• Maintain familiarity with strategic District levels of service
  • Continuous improvement monitoring and innovation efforts
  • Perform other duties as required

 

Required Experience:

  • One (1) year of experience working with heavy equipment and ability to show proficiency operating two (2) of the following pieces of equipment:  uniloader, backhoe, water truck, grapple truck, ag tractor, gradall, heavy haul lowboy, and dump truck
  • Light mechanical knowledge to communicate equipment issues to fleet mechanics
  • Knowledge and understanding of grade
  • Prior experience using a weed eater and/or standard mower
  • Pulling and backing up utility trailers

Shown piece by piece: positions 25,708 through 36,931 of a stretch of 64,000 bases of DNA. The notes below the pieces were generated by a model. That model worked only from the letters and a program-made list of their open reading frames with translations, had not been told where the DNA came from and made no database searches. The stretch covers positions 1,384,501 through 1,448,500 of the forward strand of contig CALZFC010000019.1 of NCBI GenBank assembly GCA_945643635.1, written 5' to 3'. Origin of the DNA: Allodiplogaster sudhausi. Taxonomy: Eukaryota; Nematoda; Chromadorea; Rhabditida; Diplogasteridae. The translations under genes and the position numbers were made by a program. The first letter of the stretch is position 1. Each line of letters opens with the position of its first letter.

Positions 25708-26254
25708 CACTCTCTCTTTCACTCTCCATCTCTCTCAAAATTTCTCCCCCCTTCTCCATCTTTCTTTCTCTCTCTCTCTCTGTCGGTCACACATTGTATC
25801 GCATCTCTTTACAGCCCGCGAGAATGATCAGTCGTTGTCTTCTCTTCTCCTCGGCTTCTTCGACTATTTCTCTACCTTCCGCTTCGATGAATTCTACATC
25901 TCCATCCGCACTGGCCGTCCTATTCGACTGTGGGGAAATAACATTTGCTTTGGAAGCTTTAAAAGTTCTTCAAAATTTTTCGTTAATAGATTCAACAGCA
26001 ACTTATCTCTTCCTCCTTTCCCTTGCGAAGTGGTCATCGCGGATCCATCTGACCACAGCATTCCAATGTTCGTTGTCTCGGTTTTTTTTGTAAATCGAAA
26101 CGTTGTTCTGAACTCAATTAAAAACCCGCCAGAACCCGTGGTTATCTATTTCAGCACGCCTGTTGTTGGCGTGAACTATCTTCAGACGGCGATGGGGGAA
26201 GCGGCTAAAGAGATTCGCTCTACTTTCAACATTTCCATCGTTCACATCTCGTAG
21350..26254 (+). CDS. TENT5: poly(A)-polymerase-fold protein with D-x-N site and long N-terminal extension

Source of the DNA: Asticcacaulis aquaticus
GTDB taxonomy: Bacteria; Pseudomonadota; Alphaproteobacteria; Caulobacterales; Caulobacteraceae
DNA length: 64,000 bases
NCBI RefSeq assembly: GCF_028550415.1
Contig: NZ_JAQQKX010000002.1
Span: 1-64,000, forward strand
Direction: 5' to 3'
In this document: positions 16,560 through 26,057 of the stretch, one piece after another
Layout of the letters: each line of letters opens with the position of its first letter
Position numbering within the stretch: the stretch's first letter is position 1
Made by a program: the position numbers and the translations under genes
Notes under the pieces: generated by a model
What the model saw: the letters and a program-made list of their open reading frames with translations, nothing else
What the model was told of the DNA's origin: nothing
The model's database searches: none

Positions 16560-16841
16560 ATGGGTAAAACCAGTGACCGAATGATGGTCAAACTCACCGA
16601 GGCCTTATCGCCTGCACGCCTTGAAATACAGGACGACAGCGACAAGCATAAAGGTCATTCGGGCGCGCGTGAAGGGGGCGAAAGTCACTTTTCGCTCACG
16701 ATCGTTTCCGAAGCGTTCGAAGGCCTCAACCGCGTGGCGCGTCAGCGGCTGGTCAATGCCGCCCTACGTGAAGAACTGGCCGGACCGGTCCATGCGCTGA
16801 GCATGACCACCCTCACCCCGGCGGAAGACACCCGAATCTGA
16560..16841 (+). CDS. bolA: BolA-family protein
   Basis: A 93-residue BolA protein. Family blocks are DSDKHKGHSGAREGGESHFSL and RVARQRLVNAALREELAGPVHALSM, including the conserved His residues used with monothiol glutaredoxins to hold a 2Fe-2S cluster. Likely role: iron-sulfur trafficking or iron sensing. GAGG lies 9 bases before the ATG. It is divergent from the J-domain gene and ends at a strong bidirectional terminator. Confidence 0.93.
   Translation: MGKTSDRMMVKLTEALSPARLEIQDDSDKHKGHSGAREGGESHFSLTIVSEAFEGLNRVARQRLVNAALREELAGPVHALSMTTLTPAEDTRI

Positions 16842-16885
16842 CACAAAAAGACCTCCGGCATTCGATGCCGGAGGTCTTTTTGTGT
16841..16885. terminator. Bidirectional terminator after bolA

• Ability to accomplish one of the following:
    • Operate a tractor
    • Grind, cut, or weld
    • Light fleet mechanical repairs

 

Desired Experience:

  • Prior experience using a zero turn mower
  • Prior experience painting

 

Required Education/Certification/License:

  • Valid Texas driver’s license

 

Desired Education/Certification/License:       

  • High School Diploma
  • Valid Texas CDL Class A or B without restriction E
  • CDL tanker (N) endorsement

 

Success Factors/Job Competencies:

  • Attention to Detail — Job requires being careful about detail and thorough in completing work tasks
  • Dependability — Job requires being reliable, responsible, and dependable, and fulfilling obligations
  • Cooperation — Job requires being pleasant with others on the job and displaying a good-natured, cooperative attitude
  • Stress Tolerance — Job requires accepting criticism and dealing calmly and effectively with high stress situations